Isle of Man Wants to be Business Aviation Center of Excellence

May 25, 2018 - 6:00 AM

This year opened in a challenging way for the Isle of Man Aircraft Registry, which is now the largest corporate/private aircraft registry in Europe and the sixth-largest aircraft registry in the world. Just as it prepared to announce its 1,000th registration, the BBC Panorama Paradise Papers reported—based on documents leaked from Appleby, which has a key office on the Isle of Man—that jet owners such as F1 racing champion Lewis Hamilton were avoiding taxes by running their aircraft through an offshore company. The Isle of Man government imposed a news blackout as it braved the media storm, and at the same time industry insiders on the island, of which there are a growing number, fumed at the injustice of being tarred with this brush. For a start, Hamilton races in Grand Prix events all around the globe for much of the year, and if that isn’t business, what is?

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When BJT sister publication Aviation International News visited the island in April and met with Simon Williams, its director of civil aviation (DCA), he was clear to state that the DCA is a safety regulator, and has no involvement in tax matters. “But I will always robustly defend the island,” he added, given that it has been the most proactive on financial transparency in the face of European Union demands, among others.

With safety the core focus for the DCA, incorporating the requirements of ICAO’s Annex 6, Part 2 was central to his early ambitions when Williams took on the role in October 2014. Fast-forwarding three and a half years, Williams—speaking from the DCA/Aircraft Registry’s new offices looking over the ramp at the island’s airport, Ronaldsway—said Annex 6 Part 2 has been adopted. “So we’re ahead of a number of leading jurisdictions in that respect.”

The DCA’s main focus this year is something new: repatriating the power to create secondary legislation from the U.K. (The island has its own government, Tynwald, with the world’s oldest parliament, and is part of the British Isles but not part of the U.K. or the European Union).

The new aviation bill went through Tynwald and entered the legislative council, where it goes through three stages. As of April, it had cleared the second stage. “We expect it to be finalized mid-to-late this year,” confirmed Williams.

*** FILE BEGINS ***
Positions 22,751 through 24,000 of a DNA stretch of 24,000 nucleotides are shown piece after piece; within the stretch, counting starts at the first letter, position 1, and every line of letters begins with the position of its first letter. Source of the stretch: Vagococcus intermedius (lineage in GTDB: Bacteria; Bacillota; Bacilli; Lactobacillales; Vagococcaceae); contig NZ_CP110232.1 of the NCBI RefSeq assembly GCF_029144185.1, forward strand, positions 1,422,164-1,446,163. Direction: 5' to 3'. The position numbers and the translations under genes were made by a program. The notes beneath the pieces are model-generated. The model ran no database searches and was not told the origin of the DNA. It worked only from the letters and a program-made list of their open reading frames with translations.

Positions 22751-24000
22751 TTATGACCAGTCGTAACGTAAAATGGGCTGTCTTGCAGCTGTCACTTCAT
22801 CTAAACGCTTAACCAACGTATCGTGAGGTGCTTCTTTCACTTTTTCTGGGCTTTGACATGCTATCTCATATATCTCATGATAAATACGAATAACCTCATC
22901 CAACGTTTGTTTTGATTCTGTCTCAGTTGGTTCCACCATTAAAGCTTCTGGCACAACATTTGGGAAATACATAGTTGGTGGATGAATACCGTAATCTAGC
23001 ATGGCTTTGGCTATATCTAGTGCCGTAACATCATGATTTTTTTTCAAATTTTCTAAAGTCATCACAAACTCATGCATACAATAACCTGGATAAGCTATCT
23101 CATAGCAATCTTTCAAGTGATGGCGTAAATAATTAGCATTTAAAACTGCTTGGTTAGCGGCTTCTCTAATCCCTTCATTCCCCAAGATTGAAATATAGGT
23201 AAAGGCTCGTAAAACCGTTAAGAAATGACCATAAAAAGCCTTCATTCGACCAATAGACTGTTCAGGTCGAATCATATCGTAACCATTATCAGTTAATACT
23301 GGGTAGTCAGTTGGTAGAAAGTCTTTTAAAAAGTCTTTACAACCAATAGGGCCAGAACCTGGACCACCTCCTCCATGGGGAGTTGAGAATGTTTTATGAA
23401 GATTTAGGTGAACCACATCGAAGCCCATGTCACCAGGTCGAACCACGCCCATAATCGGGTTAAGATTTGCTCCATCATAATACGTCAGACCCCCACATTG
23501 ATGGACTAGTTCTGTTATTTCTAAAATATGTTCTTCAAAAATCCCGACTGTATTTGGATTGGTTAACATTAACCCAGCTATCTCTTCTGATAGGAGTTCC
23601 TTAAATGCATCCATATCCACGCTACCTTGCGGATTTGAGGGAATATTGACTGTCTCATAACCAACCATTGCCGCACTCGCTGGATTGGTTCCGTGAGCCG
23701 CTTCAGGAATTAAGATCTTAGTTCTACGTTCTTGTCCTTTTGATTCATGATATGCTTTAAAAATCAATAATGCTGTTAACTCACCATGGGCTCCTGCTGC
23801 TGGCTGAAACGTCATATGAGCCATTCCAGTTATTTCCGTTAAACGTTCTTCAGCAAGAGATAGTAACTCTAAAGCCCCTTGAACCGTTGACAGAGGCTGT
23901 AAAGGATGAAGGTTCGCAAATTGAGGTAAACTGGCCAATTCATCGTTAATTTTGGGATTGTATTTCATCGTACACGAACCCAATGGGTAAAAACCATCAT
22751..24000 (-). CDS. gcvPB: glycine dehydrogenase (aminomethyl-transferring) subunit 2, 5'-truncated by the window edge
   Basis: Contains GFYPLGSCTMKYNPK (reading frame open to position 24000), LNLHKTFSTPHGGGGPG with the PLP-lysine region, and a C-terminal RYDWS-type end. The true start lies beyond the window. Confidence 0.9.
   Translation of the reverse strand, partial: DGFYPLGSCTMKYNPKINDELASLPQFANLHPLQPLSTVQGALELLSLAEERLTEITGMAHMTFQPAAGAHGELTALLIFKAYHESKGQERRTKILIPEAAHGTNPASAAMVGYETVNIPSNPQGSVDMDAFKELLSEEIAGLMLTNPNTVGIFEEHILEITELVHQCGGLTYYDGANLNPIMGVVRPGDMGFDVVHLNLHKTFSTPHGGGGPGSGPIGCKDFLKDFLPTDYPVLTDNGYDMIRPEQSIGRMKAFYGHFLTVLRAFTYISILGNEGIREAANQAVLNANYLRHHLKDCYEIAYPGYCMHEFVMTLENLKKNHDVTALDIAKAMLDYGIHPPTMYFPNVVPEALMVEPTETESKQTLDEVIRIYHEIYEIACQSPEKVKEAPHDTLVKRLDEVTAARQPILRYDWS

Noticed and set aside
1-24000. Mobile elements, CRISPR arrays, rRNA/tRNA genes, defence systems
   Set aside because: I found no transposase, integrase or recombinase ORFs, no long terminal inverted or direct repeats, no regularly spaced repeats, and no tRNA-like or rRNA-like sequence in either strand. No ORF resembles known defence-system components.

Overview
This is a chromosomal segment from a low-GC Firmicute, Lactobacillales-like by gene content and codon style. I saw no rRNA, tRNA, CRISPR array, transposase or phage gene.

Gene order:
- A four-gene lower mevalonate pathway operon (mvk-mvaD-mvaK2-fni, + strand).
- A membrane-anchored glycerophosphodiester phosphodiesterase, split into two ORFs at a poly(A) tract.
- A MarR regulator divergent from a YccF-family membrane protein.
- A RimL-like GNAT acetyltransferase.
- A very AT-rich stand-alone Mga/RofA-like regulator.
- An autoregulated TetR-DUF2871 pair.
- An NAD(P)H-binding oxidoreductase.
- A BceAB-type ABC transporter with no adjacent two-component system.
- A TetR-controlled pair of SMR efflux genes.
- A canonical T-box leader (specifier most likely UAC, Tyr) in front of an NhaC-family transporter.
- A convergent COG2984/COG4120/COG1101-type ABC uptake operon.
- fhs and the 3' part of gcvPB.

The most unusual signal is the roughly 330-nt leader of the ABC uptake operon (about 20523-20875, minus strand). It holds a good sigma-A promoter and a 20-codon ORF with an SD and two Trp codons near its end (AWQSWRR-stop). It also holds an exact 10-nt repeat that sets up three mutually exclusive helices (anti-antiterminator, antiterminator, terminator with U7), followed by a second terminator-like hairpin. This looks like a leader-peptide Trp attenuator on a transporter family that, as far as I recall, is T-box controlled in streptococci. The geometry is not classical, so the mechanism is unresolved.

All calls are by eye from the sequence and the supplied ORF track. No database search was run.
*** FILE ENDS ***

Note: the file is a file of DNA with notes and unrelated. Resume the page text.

“It will mean I have the power to draft secondary aviation for the Isle of Man. If I have to draft a new ANO [air navigation order], at present I have to put it in for policy review, legal review, and [it is considered by the U.K.] Privy Council. This takes a lot of time. So we will eliminate all that.”

Speaking about the wider aims of the Isle of Man DCA and Registry, Williams said, “Our vision is that the Isle of Man truly becomes a center of aviation excellence, at the forefront of aviation regulation, incorporating best practices from around the world.

“But the key point is that we allow business aviation to get on with business aviation—to reach the appropriate safety standard, but also we can probably be more responsive—but that doesn’t mean we’re slipshod about standards.”

He acknowledged that the decision about where to register aircraft is based on many factors such as “where they are based, and whether to go commercial or stay private.” The Isle of Man registry is strictly for corporate and private owners, and unlike some other registries, it has not gone down the commercial route. However, Williams said he is reinvigorating an initiative started by his predecessor Brian Johnson, who started the register in 2007, to put airliners on the register between leases, when they are parked.

Apart from this, he said, “staying corporate and private is our intention for the foreseeable future.”

In terms of aircraft operator certificates (AOCs), Williams is circumspect. “From the bizav point of view there is still plenty of opportunity,” he said, but he noted that DCA is looking into the prospect of offering AOCs. “If you stand still, you know you’ll be overtaken, so we’re always looking at a number of new things. But to embark on AOC oversight is a huge step change and we don’t want to be distracted from our core activity” and the high level of responsive customer service (even when people leave the register).

“There are a number of steps involved in overseeing an AOC, but the fundamental function is the protection of the fare-paying passenger. But there are lots of little things that people don’t necessarily think about. For example, you are not guaranteed overflight rights. The safety oversight requirement for AOCs is much higher, too. Private aviation is international GA though, and we want to be a center of excellence for private and corporate aviation. I’m not saying we’ll never do AOCs, but we need to be aware of the challenges, and we’d have to make sure that the [service to the owners/operators of the] 440 aircraft that are registered as private and corporate wouldn’t be affected.”